For example, eWorkflowTM procedures were put in place. As these were linked to controlled methods and templates, I was reassured that these were protected from change and that SOPs were being followed. Not only that, sequences could be started easier and faster, and I no longer had to worry about accidentally saving over a previously run sequence.

 

In addition, through system suitability tests, performance checks could be automatically incorporated into our daily sequences. No longer did I have to carry out manual calculations or checks to ensure quality samples were within specifications. Access control was provided through the User Management, system ensuring I could only carry out actions I was trained on.  We also started to introduce paperless record-keeping through the use of electronic signatures. Data quality was truly upheld throughout the entire analytical workflow.

 

It is not just analysts who can benefit from streamlined operations; eWorkflowTM procedures also become less onerous with Chromeleon CDS. Through the extensive audit trails, changes are logged and tracked to record who did what, when and why. Analysts no longer have to try and remember why they have changed integration or re-run a sample. Information captured through the use of privileged actions and comments at the time of analysis will ensure traceability. The entire lifecycle of the data can be understood, visualized and reconstructed.  

 

Assuring quality

 

Having a modern CDS with these features is all well and good, but a laboratory needs to ensure and demonstrate that its CDS is consistently operating as intended. For this, the software needs to be qualified, validated and periodically reviewed. My colleague wrote a blog post that describes this in more detail here.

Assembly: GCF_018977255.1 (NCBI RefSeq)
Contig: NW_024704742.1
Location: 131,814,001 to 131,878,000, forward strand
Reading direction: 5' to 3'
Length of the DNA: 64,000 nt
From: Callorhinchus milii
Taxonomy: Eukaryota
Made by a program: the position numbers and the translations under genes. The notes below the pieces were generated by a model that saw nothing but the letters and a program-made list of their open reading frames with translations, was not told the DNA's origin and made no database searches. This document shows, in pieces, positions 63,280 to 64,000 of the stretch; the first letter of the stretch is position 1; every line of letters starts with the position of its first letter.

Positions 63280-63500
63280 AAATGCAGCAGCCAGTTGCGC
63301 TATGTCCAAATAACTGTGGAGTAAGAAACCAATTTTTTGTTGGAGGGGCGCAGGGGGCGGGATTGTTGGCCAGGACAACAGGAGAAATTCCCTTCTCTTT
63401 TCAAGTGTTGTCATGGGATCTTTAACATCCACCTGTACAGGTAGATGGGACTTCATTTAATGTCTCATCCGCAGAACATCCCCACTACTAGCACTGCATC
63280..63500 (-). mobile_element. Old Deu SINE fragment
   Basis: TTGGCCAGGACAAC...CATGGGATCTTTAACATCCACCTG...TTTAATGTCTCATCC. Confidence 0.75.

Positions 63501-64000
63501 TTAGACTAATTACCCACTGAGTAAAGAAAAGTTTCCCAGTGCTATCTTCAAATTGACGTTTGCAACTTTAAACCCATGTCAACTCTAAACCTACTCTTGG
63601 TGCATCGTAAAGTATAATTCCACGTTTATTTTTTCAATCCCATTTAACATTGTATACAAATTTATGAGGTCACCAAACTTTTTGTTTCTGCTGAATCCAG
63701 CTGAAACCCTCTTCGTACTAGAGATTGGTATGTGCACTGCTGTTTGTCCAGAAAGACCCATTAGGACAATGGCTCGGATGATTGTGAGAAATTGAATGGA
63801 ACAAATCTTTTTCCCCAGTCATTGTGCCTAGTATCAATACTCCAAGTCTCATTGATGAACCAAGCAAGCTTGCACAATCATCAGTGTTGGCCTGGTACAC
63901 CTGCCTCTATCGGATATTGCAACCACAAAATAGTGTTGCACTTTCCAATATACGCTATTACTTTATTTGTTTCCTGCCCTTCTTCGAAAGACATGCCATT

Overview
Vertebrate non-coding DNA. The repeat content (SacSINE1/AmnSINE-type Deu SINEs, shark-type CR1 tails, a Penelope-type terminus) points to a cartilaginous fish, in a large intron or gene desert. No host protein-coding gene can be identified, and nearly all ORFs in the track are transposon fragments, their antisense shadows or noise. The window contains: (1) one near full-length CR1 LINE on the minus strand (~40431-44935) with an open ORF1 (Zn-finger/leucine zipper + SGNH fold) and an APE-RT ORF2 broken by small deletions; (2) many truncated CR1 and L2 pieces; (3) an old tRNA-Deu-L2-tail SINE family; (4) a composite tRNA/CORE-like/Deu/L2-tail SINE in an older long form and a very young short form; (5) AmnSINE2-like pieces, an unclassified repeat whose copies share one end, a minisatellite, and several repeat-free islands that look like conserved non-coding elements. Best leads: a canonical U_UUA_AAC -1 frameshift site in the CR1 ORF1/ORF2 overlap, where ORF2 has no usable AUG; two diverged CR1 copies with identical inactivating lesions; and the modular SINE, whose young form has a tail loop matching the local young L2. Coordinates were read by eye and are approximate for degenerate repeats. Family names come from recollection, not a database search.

Chromeleon CDS simplifies the process of review, is supplied with validation certificates, and comes with built-in Qualification (IQ), Operational Qualification (OQ) and Performance Qualification (PQ) capabilities that greatly accelerate these processes, saving you time and money.

 

Previously, I would find that with increasing regulations, efficiency was sacrificed but Chromeleon CDS showed that it did not need to be this way. System quality comes with vigilance and routine monitoring, and with this in place, you can ensure an audit-ready state.

 

Conclusion

 

It was during my time in the lab that I found my true passion: chromatography software. In my mind it is similar to CSI; finding the truth through scientific data, just with more time at the computer rather than on the bench.

 

Now, as part of the Chromeleon CDS team, I enjoy observing how quality is a key driver for software development and functionality. Supporting the release of  Chromeleon 7.3.1.CDS at the start of the year made me reflect on my time as an analyst and how my role would have been enhanced with these new capabilities, and I hope that this also rings true for you.

 

The topic of quality is complex but ensuring quality within your laboratory doesn’t need to be. At the end of the day, we all want to have confidence in our products, and thus, we should not fear auditors and evolving regulations but embrace them, work with them, and together install trust through our investigations and analysis.  

 

To learn more on how Chromeleon CDS can assist your laboratory quality, please join us for our ‘Built for Quality’ webinar series.